The Book Drop


Dueling Dystopias

by Jon Michaud


“Those who cannot imagine the speculative future may be condemned to enact it,” wrote Rebecca Mead on The New Yorker’s web site recently in a piece accompanying her profile of Margaret Atwood for the magazine. Mead was referring to Atwood’s The Handmaid’s Tale (newly adapted for the screen on Hulu) and George Orwell’s 1984, both of which have returned to the best-seller lists in the months since the election.

 

It’s a heyday for dystopian speculative fiction and for the fears and anxieties behind those fictions. Two novels published this spring offer diverging but equally dark visions of life on (and off) Earth in the near future. The first of these is Omar El Akkad’s American War, released in March by Knopf. El Akkad’s novel is set at the end of the twenty-first century and imagines a United States consumed by a second Civil War. In this case, the Free Southern States secede not to defend the right to own slaves, but because of their refusal to give up fossil fuels.

 

In El Akkad’s imaging, climate change is no longer debated; it has become irrefutable reality. Florida and Long Island are submerged in the Atlantic; the Mississippi Delta has become a sea, and the nation’s capital has been moved inland, to Columbus, Ohio. The Earth has been transformed geopolitically as well. After a number of failed “springs,” the Muslim Middle East has cast off its authoritarian rulers and coalesced into the Bouazizi Empire which is the world’s dominant superpower, sending aid to the war-torn United States under the auspices of the Red Crescent.

 

The central figure of Akkad’s novel is Sarat Chestnut, who, as a child, is forced to flee her Louisiana home with her family, taking up residence in a refugee camp in northern Mississippi. The camp houses Southern citizens displaced by the fighting and the ecological catastrophe. Tall, strong, and fearless, Sarat comes under the sway of a powerful and mysterious figure named Albert Gaines, who grooms her into a freedom fighter—or a terrorist, depending on your point of view. When members of Sarat’s family are killed and wounded during an assault on the camp by the Blues—as the Northern forces are known—Sarat commits the remainder of her life to avenging the losses. She becomes a nihilistic super-warrior. As El Akkad notes, “there existed no soldier as efficient, as coldly unburdened by fear, as a child broken early.”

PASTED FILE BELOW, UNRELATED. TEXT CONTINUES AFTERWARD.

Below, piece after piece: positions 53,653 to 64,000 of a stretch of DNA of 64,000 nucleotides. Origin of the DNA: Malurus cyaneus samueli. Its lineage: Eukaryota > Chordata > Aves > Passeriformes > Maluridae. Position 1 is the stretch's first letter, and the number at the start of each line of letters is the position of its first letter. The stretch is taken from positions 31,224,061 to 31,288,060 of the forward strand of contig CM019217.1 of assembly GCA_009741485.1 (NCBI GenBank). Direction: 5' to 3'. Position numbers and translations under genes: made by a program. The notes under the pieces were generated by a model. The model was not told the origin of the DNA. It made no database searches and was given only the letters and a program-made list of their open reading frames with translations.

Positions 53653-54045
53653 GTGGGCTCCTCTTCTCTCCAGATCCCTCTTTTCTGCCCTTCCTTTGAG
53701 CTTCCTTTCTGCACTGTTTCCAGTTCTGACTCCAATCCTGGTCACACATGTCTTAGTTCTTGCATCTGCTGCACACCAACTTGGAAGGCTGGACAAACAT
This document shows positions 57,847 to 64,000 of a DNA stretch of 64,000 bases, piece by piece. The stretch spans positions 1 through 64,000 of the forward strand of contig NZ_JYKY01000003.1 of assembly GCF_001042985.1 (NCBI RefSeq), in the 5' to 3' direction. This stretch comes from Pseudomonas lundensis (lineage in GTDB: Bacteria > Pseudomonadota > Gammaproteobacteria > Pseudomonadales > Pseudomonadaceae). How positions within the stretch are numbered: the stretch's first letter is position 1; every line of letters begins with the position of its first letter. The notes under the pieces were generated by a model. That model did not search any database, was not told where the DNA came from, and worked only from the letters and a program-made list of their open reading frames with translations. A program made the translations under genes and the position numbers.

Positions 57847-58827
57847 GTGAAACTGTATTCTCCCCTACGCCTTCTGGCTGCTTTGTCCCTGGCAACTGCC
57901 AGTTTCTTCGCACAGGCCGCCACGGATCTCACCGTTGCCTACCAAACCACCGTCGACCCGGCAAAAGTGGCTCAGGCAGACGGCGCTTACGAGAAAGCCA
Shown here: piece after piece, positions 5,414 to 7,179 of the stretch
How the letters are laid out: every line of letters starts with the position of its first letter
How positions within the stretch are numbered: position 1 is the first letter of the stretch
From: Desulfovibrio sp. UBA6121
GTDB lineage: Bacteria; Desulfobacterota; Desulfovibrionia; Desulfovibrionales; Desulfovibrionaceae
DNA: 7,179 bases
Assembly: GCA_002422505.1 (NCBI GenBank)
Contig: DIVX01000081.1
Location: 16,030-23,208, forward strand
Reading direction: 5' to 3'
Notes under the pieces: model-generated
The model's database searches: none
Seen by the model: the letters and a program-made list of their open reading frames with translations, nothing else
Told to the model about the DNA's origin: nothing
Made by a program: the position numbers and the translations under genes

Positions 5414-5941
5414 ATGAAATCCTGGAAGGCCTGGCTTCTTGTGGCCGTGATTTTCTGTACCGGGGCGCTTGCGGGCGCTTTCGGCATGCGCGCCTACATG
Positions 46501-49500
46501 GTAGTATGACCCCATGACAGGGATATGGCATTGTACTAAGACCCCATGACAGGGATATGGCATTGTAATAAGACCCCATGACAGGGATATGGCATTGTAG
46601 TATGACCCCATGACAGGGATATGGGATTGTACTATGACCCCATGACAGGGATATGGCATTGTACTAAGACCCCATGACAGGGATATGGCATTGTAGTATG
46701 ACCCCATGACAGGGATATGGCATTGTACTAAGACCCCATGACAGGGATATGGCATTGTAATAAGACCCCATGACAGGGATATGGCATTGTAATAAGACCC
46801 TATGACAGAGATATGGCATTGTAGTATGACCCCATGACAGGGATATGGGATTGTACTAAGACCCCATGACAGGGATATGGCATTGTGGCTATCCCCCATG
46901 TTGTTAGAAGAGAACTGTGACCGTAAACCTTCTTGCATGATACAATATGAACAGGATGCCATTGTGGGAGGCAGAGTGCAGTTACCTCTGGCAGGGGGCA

The strongest moments in American War are those in which the toll of conflict on individuals, families, and societies is poignantly dramatized. Sarat’s brother, severely wounded in the attack on the camp, becomes something of a celebrity; war widows make pilgrimages to visit him. Another of El Akkad’s achievements is to challenge the reader’s assumption that U.S. supremacy and stability will endure. It’s disquieting for an American reader to contemplate the possibility that the balance of power between the East and West might one day change and that the United States might become as violently unstable as the Middle East.

 

If the novel has a shortcoming it's that its narrative adheres too slavishly to this idea of historical inversion. Sarat’s radicalization follows exactly the recruiting pattern of jihadis whose families have been killed by drone strikes. This narrowness of El Akkad’s imagined future also results in some curious omissions. The question of race, which was at the heart of the first War Between the States, is barely mentioned here. Likewise, the thorny matter of how Israel responded to the rise of the Bouazizi Empire is never dealt with. Eliminating such issues and focusing on Sarat’s drive for vengeance makes El Akkad’s novel efficiently single-minded and dramatic, but it also makes this dystopian future a little less persuasive than it might have been.

 

While American War draws on current news for its inspiration, Lidia Yuknavitch’s The Book of Joan, published earlier this month by Harper, takes as its source the legend of Joan of Arc. The state of affairs in The Book of Joan is not so different than the one imagined by El Akkad. The Earth is all but used up, ravaged by climate change, war and the exploitations of late-stage capitalism. A select group of privileged individuals have fled the Earth to an orbiting space station called CIEL (one disgruntled inhabitant dubs it an “idiotic space condom.”)

 

CIEL was the brainchild of the autocratic Jean de Men, who is described as “some strange combination of a military dictator and a spiritual charlatan. A war-hungry mountebank.” De Men’s antagonist is a girl from France named Joan of Dirt who is able to tap into and direct the Earth’s natural resources. She becomes the leader of the resistance to de Men, who captures her and then stages her execution. Joan survives the execution and disappears underground, both literally and figuratively.